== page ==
The world watched the Egyptian revolution on television day by day and witnessed the live streaming of the events happening in Tahrir Square. The world also marveled at the delayed responses of President Hosni Mubarak to the events happening on ground. While protesters called for bread, freedom and social justice, Mubarak was highlighting the importance of Egypt in the region and of maintaining security in the country. Mubarak seemed completely dissociated from his own people and their grievances, as if he lost being in touch with them a long time ago.
This seemed true also in the field of scientific research, which has been decaying for years. It is not surprising when only 0.2-0.3% of the GDP is spent on research. The number of publications increased only minimally between
2001-2008 (13,455 to 21,246), which paled in comparison to China, where the number of published studies soared from 189,277 to 750,579 during the same period of time. You can view more data on total number of published articles of in the region compared to USA and UK via the interactive graph posted on the Nature news website.
This neglect in the research arena has touched universities and research centers for years now. The ex- regime did not have a vision for Egypt that involved scientific advancement and research. This may be attributed to the heavy presence of military/police officers and corrupt businessmen in the ex government. Though the government had called for reforms in higher education, reality told a different story. According to Dr Hassan Azzazy, the associate dean for graduate studies and research the American University in Cairo:
“[university graduates] lack the basic and professional skills needed by the current job market. Curricula are outdated and disconnected to market needs, classes are overpopulated, laboratories are poorly equipped, departmental budgets for chemicals and supplies are minimal and professors’ salaries are low. University students essentially have no rights. Egyptian universities currently do not foster productivity or innovation”.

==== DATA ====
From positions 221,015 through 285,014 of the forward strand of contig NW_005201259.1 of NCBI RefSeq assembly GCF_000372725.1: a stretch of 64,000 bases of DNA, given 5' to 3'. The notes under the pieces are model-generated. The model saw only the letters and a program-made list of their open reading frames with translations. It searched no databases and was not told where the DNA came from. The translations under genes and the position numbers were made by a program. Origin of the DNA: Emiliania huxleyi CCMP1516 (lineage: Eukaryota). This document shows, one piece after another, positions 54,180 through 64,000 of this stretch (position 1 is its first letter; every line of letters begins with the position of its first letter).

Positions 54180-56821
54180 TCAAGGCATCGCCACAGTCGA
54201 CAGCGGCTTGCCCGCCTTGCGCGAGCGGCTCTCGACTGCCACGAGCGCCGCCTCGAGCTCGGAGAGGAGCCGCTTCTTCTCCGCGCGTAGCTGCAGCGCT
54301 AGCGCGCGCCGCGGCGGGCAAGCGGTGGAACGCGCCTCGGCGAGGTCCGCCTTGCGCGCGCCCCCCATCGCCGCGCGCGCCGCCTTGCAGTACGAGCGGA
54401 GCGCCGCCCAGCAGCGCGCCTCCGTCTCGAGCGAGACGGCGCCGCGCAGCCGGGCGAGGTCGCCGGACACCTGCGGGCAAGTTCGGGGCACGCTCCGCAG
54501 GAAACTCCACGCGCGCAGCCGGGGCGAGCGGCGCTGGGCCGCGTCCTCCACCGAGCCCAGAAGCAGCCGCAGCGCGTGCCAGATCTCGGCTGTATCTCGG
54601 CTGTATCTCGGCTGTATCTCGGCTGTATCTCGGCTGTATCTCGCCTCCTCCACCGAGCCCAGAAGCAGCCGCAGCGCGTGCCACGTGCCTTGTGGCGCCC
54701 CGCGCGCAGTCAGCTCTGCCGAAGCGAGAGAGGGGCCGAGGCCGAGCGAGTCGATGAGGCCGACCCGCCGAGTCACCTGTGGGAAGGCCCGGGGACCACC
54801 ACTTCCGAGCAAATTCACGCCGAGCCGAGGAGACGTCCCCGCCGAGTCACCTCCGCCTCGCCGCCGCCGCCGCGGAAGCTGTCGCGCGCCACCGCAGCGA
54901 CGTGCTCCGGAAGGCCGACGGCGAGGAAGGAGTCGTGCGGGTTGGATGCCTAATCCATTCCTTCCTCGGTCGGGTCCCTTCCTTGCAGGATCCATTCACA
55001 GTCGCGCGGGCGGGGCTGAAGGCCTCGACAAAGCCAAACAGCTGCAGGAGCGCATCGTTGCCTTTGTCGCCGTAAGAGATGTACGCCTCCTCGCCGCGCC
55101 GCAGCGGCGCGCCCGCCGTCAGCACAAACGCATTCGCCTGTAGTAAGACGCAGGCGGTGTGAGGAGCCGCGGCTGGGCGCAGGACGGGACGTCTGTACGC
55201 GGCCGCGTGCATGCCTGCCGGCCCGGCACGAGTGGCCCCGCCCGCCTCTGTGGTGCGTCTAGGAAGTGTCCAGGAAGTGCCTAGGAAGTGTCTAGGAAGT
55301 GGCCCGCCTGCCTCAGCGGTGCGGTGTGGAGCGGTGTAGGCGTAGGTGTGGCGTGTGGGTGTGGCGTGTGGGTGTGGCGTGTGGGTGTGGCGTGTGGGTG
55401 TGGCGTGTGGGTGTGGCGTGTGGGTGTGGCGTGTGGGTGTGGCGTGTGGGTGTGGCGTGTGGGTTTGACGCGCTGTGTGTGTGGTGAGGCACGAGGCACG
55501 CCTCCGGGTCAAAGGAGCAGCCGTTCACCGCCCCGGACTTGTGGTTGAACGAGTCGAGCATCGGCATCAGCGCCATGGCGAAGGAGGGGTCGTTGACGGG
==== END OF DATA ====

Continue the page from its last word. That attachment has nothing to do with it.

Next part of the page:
Read more about Dr Azzazy’s interview Egyptians hungry for reforms conducted by Nature team.
As a result, Egyptian academics and scientists joined protesters in Tahrir square. They were fed up with the stagnation and neglect. Mahmoud Saleh; a chemist at Cairo University, believed the old regime ‘killed the talents and capabilities of Egyptian people, whether they are scientific, social or political’. He spoke of the intensive brain drain that occurs in Egypt after scientists become frustrated with long hours of work and underpayment. The State Security interfered with employment of scientists in universities and their choice of research. This hampered innovation considerably. Scientists were calling for more research funding, better equipped laboratories and a pragmatic system that efficiently direct the research process. Read more about Mahmoud Saleh’s and other young Egyptian scientists who were in Tahrir.
Looking on the brighter side of things, most academics believe Egyptian scientist have a lot of potential. This is evidenced by how they excel when they travel abroad to pursue graduate studies such as PhDs. In addition, Egypt is still considered a ‘hub’ for scientific research in the region. In the last couple of years there has been increased collaboration between Egyptian researchers and investigators from other countries, particularly Saudi Arabia. You can examine more of the research collaboration between countries on the collaboration map. Such existing collaborative relationships may prove opportune in a future without Mubarak, because Egyptians scientists can hope for a better research with rich sponsors from their established colleagues in universities in oil rich countries.